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Now, discipline always seems painful rather than pleasant at the time, but later it yields the peaceful fruit of righteousness to those who have been trained by it. Hebrews 12:11 NRSV

Sometimes, words get a bad rap. Discipline is one such word. Our first instinct upon seeing the word is one of negativity. Merriam-Webster does have the word punishment listed as a definition, but the second definition. The primary definition is "1. a: control gained by enforcing obedience or order, b. orderly or prescribed conduct or pattern of behavior, c. self-control." For example, in the United Methodist Church, we have The Book of Discipline, a theological document that orders the behavior of the body of the denomination.

The Bible, as the living Word of God, also brings about discipline. Instructions between its pages tell us how to bring about order in a world of chaos. Also, according to Merriam-Webster, the root of the word "Discipline comes from discipulus, the Latin word for pupil, which also provided the source of the word disciple." As followers of Jesus, we must yearn for discipline to become more like Him.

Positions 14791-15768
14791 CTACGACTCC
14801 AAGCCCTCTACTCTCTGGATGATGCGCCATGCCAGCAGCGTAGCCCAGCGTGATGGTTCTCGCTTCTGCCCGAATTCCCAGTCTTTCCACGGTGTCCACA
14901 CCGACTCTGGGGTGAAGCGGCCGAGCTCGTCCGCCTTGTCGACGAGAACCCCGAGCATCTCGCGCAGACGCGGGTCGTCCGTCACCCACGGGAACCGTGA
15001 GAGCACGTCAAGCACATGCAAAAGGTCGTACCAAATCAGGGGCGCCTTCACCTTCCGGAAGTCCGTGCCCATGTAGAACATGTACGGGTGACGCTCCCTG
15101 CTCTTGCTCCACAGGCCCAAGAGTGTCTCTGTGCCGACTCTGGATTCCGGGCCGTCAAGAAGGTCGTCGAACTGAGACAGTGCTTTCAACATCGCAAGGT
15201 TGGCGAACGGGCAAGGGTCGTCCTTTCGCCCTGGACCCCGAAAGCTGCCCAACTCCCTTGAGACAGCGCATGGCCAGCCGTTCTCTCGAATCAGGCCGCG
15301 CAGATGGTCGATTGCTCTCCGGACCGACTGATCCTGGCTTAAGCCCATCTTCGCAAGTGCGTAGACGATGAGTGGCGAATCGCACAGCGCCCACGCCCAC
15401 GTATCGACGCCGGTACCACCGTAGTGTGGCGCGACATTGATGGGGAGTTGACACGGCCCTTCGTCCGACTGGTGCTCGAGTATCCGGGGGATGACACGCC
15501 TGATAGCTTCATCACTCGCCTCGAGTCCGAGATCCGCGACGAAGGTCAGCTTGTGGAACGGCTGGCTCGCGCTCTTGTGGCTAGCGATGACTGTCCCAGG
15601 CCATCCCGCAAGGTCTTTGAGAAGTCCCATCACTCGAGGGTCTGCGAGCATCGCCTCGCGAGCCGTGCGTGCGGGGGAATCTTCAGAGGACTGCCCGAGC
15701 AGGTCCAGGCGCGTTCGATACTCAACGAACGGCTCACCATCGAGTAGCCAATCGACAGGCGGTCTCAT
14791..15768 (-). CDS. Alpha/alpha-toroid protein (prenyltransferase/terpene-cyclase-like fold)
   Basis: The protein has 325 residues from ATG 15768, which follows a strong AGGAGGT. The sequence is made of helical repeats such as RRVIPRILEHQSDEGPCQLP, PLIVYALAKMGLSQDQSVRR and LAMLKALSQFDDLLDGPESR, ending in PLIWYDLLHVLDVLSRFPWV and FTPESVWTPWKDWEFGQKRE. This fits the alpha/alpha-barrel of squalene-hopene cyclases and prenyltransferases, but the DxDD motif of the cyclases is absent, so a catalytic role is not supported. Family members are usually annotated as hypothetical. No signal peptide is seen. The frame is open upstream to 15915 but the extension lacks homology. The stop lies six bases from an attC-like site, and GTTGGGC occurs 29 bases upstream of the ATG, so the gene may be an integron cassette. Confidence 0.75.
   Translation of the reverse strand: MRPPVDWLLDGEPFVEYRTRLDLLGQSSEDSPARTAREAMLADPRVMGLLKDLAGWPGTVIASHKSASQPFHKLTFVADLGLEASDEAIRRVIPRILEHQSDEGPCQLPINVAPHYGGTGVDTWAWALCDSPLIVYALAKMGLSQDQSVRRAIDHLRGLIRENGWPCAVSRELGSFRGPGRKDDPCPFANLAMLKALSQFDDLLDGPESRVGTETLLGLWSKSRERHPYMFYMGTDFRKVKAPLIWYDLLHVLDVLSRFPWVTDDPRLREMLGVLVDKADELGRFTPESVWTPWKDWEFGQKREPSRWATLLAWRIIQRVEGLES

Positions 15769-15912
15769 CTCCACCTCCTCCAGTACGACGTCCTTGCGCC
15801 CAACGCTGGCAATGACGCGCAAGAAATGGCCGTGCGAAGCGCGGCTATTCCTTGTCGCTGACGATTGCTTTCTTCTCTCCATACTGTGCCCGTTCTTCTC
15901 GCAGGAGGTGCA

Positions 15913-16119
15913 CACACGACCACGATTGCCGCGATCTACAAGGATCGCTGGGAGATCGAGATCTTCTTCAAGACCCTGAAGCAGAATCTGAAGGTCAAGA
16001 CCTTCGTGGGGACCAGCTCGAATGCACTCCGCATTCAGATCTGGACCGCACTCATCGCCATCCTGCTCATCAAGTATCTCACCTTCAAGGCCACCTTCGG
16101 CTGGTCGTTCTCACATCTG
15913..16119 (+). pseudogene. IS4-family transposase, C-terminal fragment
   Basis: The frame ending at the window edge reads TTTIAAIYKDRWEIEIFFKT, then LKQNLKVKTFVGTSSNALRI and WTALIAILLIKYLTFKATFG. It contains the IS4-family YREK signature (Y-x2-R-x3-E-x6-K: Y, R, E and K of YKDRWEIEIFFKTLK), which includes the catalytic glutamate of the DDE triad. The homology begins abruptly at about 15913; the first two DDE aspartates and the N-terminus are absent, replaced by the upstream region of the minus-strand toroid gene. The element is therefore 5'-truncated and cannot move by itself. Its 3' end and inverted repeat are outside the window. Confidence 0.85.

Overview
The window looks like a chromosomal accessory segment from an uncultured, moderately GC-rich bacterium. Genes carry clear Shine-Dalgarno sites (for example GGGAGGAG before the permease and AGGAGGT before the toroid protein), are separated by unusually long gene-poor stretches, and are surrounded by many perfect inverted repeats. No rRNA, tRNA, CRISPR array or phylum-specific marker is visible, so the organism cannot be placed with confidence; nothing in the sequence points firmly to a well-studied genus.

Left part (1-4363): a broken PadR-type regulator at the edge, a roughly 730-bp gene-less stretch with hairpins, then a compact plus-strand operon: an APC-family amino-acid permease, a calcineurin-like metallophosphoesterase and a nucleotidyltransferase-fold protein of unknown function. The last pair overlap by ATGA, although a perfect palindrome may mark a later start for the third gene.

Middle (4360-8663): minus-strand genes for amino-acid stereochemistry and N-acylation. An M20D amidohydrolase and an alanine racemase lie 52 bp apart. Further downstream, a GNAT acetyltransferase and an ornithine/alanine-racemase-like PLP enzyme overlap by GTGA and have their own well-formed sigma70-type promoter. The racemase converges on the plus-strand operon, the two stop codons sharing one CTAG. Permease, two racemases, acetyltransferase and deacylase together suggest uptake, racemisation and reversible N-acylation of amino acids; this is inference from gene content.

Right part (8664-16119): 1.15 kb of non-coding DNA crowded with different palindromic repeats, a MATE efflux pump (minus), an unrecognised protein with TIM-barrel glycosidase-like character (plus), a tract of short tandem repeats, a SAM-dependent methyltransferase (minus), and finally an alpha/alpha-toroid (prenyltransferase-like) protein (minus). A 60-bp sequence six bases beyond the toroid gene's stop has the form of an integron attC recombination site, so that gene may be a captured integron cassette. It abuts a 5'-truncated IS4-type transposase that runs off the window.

Yes, sometimes, what we encounter in the Word can be painful. Not from a physical standpoint, but the Holy Spirit convicts us of our sin, and our soul feels chastised because of our guilt. This is a good thing! While unpleasant, it helps to align us in faith and bring us closer to God. As we humble ourselves and permit ourselves to be molded by the discipline, we experience the fruit of righteousness.

At the heart of being a disciple is the desire to be disciplined and obedient to its guidance. If our spirit convicts us, but we refuse its guidance, we've gained nothing. But in our earnest desire to walk with God, we gladly accept His discipline.

Let us use the words of the hymn "O Master, Let Me Walk with Thee," which speaks of our desire for discipline as the prayer.

O Master, let me walk with thee

In lowly paths of service free;

Tell me thy secret, help me bear

The strain of toil, the fret of care.

Help me the slow of heart to move

By some clear, winning word of love;

Teach me the wayward feet to stay,

And guide them in the homeward way.

Teach me thy patience; still with thee

In closer, dearer company,

In work that keeps faith sweet and strong,

In trust that triumphs over wrong.

In hope that sends a shining ray

Far down the future's broad'ning way,

In peace that only thou canst give,

With thee, O Master, let me live.



Pastor Tim

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